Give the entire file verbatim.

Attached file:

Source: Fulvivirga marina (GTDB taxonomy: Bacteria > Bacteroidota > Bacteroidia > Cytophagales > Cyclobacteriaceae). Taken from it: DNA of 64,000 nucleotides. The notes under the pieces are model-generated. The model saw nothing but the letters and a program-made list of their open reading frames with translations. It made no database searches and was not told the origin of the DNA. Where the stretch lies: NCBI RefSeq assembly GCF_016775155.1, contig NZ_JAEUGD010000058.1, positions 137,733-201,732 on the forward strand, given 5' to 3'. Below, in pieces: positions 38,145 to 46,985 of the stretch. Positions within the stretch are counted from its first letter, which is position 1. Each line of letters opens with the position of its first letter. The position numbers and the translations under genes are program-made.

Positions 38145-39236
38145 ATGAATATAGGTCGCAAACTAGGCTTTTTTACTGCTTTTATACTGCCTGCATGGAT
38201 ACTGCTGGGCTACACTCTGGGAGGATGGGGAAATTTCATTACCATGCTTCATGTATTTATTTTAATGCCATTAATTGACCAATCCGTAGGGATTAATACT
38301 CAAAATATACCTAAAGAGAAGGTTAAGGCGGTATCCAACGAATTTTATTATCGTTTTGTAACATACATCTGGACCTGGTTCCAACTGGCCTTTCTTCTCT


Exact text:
Source: Fulvivirga marina (GTDB taxonomy: Bacteria > Bacteroidota > Bacteroidia > Cytophagales > Cyclobacteriaceae). Taken from it: DNA of 64,000 nucleotides. The notes under the pieces are model-generated. The model saw nothing but the letters and a program-made list of their open reading frames with translations. It made no database searches and was not told the origin of the DNA. Where the stretch lies: NCBI RefSeq assembly GCF_016775155.1, contig NZ_JAEUGD010000058.1, positions 137,733-201,732 on the forward strand, given 5' to 3'. Below, in pieces: positions 38,145 to 46,985 of the stretch. Positions within the stretch are counted from its first letter, which is position 1. Each line of letters opens with the position of its first letter. The position numbers and the translations under genes are program-made.

Positions 38145-39236
38145 ATGAATATAGGTCGCAAACTAGGCTTTTTTACTGCTTTTATACTGCCTGCATGGAT
38201 ACTGCTGGGCTACACTCTGGGAGGATGGGGAAATTTCATTACCATGCTTCATGTATTTATTTTAATGCCATTAATTGACCAATCCGTAGGGATTAATACT
38301 CAAAATATACCTAAAGAGAAGGTTAAGGCGGTATCCAACGAATTTTATTATCGTTTTGTAACATACATCTGGACCTGGTTCCAACTGGCCTTTCTTCTCT